“The true story of a German-Jewish love that overcame the burdens of the past.”
Gendler, Annette. Jumping Over Shadows: A Memoir. Berkeley, CA: She Writes Press, 2017. 233 pages, $16.95 list, paperback.
The Whole Megillah (TWM): What prompted you to write your memoir?
Annette Gendler (AG): On my first trip to my grandparents’ hometown in the Czech Republic in 2002, I felt so many undercurrents that I could only sort out by writing. I have always been conscious of the presence of the past in our lives. The memories we inherited, that are not our own, shape our lives. The more we understand where these memories came from, the more meaning we find in our own lives. That town felt so familiar to me even though I had never been there before, and so I set out to piece that past together that had been so influential on my life and my husband’s.
TWM: What were the challenges?
AG: Writing my own love story was the hardest thing about writing Jumping Over Shadows. Not so much in terms of conceiving of Harry or myself as characters — I’d done that before in shorter pieces of memoir and in personal essays — but how do you write your own love story without being soppy? It was challenging to convey the subtle feelings between two people. I wouldn’t be able to tell you exactly how I managed it, but whatever I did, it seems to have worked because so many readers see the book as a love story.
TWM: How did a fellowship with VCCA help? Your time in the Oak Park attic? (I love Oak Park!)
AG: I wrote the first draft of the second part of the book, namely my own love story, during my first residency at the VCCA. My children were still young then, and without that two-week residency, I don’t think I could have written that draft, or if I had, it would have taken much longer. Sequestered at the VCCA, I could live with the book I was trying to write, and I think this is necessary for any larger work. You have to inhabit its world, and that is not possible in a household full of kids. During those two weeks, I didn’t have to worry about feeding myself, let alone others, or running a household, or dealing with my day job. At meal times, I was surrounded by other writers and artists, and I found it inspiring that we were all diligently pursuing our own projects. I met one of my best friends there, a visual artist, who has a similar background. We later even did an event together.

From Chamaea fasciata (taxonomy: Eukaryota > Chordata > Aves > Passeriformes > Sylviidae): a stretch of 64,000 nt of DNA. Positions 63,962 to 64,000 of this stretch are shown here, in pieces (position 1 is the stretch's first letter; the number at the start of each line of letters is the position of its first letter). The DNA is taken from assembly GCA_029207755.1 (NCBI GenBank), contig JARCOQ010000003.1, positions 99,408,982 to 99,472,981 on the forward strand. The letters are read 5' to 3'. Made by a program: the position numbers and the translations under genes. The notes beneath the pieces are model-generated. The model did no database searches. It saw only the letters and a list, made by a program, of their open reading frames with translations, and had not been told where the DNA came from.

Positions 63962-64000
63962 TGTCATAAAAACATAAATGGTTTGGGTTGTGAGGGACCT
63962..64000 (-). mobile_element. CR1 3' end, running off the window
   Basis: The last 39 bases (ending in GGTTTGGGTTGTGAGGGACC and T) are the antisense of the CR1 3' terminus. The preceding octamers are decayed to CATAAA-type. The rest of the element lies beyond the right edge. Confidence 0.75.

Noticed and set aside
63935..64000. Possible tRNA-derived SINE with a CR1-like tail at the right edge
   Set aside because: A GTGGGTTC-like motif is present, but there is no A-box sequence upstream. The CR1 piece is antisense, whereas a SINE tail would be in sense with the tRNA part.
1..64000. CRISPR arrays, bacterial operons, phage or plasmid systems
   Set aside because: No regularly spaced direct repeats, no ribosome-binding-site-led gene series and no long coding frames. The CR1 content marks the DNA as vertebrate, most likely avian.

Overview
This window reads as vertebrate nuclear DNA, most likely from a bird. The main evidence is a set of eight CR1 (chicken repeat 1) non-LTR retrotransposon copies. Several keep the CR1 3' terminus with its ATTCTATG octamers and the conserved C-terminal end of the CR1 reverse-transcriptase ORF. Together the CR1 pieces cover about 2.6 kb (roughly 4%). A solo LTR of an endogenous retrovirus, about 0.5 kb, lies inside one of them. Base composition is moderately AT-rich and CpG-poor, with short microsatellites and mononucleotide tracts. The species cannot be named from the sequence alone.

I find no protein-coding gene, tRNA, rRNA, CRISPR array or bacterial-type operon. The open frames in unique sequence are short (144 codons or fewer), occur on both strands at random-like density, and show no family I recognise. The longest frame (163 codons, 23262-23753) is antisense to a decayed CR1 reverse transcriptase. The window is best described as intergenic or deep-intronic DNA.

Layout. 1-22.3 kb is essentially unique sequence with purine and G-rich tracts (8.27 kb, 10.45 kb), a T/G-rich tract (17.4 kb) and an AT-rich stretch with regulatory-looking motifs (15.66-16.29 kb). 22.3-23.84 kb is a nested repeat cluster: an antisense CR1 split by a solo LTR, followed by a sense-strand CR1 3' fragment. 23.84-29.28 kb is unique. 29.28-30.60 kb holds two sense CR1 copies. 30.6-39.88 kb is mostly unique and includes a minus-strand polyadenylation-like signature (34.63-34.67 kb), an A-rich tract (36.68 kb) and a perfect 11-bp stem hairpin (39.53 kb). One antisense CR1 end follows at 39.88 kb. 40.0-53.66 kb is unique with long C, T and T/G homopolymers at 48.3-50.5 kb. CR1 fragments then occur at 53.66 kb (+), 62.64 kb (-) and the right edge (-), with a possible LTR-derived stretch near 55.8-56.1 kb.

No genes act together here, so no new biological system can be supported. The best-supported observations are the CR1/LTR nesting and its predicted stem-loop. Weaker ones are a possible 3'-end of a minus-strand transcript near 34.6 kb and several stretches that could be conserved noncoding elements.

By 2014/15, when I was writer-in-residence at the Hemingway Birthplace Home in Oak Park (Illinois), the manuscript was done, or so I thought. I spent most of my time in that drafty attic studio researching agents and publishing houses, and submitting the manuscript. It honestly was a frustrating time as a writer. Eventually, through the interaction with one editor, I realized another rewrite was necessary. I accomplished that rewrite over the summer of 2015 working at the Writers WorkSpace in Chicago, which sadly had to close last year due to the pandemic.
TWM: One of the things that struck me was the fluidity of borders and nationalities. Did you grapple with that during the writing process?
AG: Not in terms of myself but in terms of the audience. I grew up in what was then “West” Germany, and thanks to my grandmother’s stories and studying history, I was very aware of the shifting borders of Europe in the 20th century. Growing up during the Cold War, the threat of another shift in borders was real and came to fruition in 1989 when the Berlin Wall fell. While I was writing, I often referred to maps. I even included one in the book to make it easier for readers to grasp the geographic situation. Nevertheless, just as with the historical context, I aimed to provide just enough detail on locations and borders so readers wouldn’t get lost, but I was careful not to overdo it, as that can easily get boring and distract from the story.